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Now, being a physio has helped push her back to diving.
The 49-year-old former junior national champion is returning to the sport for next month’s New Zealand Masters Games.
Bryant, who works at the University of Otago’s School of Physiotherapy, has been training with Diving Otakau at camp this week.
She had been "pleasantly surprised" at what she had been able to do, and had avoided injury so far.
It was 18 years since she last did a proper competition — also a masters event she came back for — just after her second child, Kate, was born.
"I was in my 30s then," Bryant said.
"I’ve been really nervous thinking I’m going to hurt myself.
"I can’t believe, when I stand up on the 3m board, that we used to do the things we did from there.
"I’ve been training a couple of times and I don’t want to tempt fate, but I’ve been pleasantly surprised. I haven’t hurt myself too drastically.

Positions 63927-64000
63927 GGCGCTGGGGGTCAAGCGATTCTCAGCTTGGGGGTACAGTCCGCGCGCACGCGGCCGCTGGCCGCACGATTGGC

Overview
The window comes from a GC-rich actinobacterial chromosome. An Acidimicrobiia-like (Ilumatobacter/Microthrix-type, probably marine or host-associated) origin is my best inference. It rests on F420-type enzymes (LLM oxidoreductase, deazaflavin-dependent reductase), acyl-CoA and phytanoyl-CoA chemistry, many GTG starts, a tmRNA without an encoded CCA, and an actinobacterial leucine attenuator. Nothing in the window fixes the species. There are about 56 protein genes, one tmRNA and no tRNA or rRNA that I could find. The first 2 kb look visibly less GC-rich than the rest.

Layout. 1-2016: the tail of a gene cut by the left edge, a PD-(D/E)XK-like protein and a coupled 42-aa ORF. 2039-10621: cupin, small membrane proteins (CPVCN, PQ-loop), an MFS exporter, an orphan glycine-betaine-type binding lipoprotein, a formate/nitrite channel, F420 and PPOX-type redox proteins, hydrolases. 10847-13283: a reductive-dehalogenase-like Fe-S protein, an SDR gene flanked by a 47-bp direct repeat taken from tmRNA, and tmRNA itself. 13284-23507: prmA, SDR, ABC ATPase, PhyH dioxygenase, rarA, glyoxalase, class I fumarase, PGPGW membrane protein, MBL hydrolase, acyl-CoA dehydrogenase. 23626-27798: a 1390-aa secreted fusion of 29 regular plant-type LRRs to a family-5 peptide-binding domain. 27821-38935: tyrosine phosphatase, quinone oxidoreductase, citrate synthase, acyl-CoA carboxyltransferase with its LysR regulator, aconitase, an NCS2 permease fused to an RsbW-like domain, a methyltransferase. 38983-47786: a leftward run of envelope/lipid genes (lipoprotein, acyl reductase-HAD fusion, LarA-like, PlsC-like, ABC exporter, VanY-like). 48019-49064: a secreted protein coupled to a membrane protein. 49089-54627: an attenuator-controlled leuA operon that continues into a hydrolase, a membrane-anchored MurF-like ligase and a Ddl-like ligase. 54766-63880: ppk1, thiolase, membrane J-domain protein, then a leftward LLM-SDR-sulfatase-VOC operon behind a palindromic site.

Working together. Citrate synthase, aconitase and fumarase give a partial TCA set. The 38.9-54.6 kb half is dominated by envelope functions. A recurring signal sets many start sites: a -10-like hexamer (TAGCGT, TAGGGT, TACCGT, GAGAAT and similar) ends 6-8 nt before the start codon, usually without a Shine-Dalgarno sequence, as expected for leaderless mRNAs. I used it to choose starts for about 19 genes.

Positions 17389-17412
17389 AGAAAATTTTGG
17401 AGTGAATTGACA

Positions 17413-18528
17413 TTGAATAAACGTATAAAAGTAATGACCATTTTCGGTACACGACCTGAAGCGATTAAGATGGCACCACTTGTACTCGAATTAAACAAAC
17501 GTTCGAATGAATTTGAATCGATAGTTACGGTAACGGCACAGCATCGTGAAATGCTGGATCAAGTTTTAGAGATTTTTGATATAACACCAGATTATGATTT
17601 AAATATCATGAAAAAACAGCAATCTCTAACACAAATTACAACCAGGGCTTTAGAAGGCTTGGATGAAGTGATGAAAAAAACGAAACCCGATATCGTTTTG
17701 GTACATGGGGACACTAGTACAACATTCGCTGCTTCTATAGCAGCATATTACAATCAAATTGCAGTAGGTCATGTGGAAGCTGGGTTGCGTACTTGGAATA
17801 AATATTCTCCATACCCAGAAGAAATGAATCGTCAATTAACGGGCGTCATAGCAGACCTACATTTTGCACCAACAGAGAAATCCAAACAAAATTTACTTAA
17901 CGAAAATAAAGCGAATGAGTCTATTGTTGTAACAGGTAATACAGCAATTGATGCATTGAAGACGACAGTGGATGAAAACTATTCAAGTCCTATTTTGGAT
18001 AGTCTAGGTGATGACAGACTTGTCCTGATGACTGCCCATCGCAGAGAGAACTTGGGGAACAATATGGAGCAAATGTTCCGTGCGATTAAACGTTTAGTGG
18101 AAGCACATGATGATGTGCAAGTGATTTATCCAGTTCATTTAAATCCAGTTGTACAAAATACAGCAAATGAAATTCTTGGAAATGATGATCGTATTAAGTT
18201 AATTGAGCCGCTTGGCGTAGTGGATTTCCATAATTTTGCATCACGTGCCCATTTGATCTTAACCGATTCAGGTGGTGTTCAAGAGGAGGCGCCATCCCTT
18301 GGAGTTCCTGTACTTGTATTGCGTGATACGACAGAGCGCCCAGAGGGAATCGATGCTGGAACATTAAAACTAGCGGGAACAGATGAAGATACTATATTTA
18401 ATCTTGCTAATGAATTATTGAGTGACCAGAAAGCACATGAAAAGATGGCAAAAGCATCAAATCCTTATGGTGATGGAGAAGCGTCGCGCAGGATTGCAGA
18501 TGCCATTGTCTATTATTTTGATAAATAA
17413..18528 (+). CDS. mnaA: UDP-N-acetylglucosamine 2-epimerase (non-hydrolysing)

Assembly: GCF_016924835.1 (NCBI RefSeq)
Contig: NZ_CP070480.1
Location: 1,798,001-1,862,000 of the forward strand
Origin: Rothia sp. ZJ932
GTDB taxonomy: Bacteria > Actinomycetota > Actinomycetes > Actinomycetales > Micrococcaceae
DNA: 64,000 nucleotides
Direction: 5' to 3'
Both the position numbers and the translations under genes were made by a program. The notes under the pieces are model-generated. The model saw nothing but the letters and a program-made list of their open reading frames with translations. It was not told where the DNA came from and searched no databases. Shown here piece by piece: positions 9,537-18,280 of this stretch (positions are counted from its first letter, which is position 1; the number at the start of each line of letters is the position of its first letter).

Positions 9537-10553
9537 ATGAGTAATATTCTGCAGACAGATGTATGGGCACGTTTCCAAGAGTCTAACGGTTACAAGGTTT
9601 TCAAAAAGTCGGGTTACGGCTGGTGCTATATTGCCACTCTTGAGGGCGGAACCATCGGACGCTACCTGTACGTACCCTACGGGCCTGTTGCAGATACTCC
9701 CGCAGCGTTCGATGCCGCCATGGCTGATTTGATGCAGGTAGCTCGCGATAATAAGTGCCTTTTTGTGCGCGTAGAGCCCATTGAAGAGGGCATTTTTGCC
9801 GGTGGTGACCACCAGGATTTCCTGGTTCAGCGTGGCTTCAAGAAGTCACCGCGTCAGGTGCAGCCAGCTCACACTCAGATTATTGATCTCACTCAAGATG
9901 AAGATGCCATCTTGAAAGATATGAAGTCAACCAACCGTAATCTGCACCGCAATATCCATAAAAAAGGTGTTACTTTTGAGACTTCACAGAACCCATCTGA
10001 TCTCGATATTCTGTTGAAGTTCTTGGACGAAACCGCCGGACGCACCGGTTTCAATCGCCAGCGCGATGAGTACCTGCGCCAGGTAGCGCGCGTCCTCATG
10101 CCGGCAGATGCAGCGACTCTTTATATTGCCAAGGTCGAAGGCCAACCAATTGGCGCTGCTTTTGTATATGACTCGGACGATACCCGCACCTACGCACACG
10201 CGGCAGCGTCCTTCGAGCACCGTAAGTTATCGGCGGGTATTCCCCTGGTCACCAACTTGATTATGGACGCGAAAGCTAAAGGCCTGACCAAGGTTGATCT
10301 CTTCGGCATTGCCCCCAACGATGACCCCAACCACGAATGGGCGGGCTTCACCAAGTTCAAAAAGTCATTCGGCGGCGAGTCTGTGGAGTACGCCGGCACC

"And I can still pull off a couple of dives, which is great."
Her daughter Kate, now 18, went on to compete for Otago and represent New Zealand herself.
She had not seen much of her mother dive, while 7-year-old daughter Ariana and Bryant’s partner, Malcolm Dacker, have never seen her compete.
The opportunity to compete in front of them, as well as son Will (20), had been part of what inspired her.
Her research into encouraging elderly to keep active was also a source of inspiration.
"It doesn’t matter what you do but keep on moving," Bryant said.
"If that’s the thing you enjoy then that’s the thing you do.
"The Masters Games is a really good opportunity to encourage people to train for something and compete."
Bryant had been a talented junior diver and was coached by Dick Lamb.
She won the national 1m and 3m junior titles, before travelling to Texas for the 1984 junior world championships as a 12-year-old.
Her interest in diving had been part of what sparked her interest in becoming a physio.
When she began studying at university, she decided to focus on that and give diving away.
- Entries continue to come in for the Masters Games, which start on February 5. There are now 3260 people entered across all events.